Woodruff School of Mechanical Engineering

Faculty Candidate Seminar


Sessile drop oscillations: contact-line dynamics and symmetry breaking


Dr. Joshua Bostwick


Northwestern University


Thursday, February 20, 2014 at 3:00:00 PM


MRDC Building, Room 4211


Paul Neitzel


Oscillations of the sessile drop are of fundamental interest in a number of industrial applications, such as ink-jet printing and drop atomization. We generalize the stability analysis for the free inviscid drop (Rayleigh, 1879), focusing on the wetting properties of the solid substrate and mobility of the three-phase contact-line. We report oscillation frequencies and modal structures for the `symmetry-broken’ Rayleigh drop that display spectral splitting/reordering and compare with experiments. To organize and explain the hierarchy of frequencies, we construct a corresponding `periodic table of mode shapes’ from the spectral data. In addition to the oscillatory spectrum, we report a new hydrodynamic instability that has fundamental implications for fluid transport.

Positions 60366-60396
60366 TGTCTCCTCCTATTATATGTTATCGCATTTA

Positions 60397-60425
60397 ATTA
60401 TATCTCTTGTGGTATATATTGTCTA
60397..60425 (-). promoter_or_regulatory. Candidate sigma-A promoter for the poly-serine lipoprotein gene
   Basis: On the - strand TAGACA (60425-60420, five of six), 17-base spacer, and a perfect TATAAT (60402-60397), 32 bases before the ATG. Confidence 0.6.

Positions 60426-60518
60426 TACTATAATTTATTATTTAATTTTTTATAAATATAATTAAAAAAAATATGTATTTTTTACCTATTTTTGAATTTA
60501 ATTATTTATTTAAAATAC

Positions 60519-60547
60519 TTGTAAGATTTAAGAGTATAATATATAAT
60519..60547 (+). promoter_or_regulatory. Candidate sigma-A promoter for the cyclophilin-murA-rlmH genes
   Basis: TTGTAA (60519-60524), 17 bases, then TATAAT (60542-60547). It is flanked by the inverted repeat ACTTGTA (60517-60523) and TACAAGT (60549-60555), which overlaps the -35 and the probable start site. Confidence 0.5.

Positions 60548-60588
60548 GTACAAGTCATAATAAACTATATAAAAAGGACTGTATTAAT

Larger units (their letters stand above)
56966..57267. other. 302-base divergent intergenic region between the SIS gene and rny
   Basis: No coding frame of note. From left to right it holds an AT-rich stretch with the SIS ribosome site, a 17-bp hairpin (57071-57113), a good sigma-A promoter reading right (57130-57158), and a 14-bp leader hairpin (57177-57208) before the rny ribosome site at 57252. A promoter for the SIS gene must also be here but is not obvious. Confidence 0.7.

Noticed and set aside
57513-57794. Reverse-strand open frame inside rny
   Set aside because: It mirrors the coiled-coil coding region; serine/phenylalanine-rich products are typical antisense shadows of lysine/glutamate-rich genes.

Dr. Bostwick’s research addresses fundamental problems in fluid transport with an emphasis on surface tension related phenomena. He received his PhD from Cornell University in 2011. His dissertation work largely focused on developing a mathematical formalism to study the hydrodynamic stability of fluids in contact with partially-wetting solid substrates, such as droplets, rivulets and liquid bridges. In 2011, he began his postdoc at NC State working on problems such as thermocapillary-driven thin film flows, fracture of soft solids, and wetting on soft substrates. Currently, he is the Golovin Assistant Professor in the Department of Engineering Science and Applied Mathematics at Northwestern University, where he is studying shape stability of elastic membranes in confinement.


Refreshments will be served.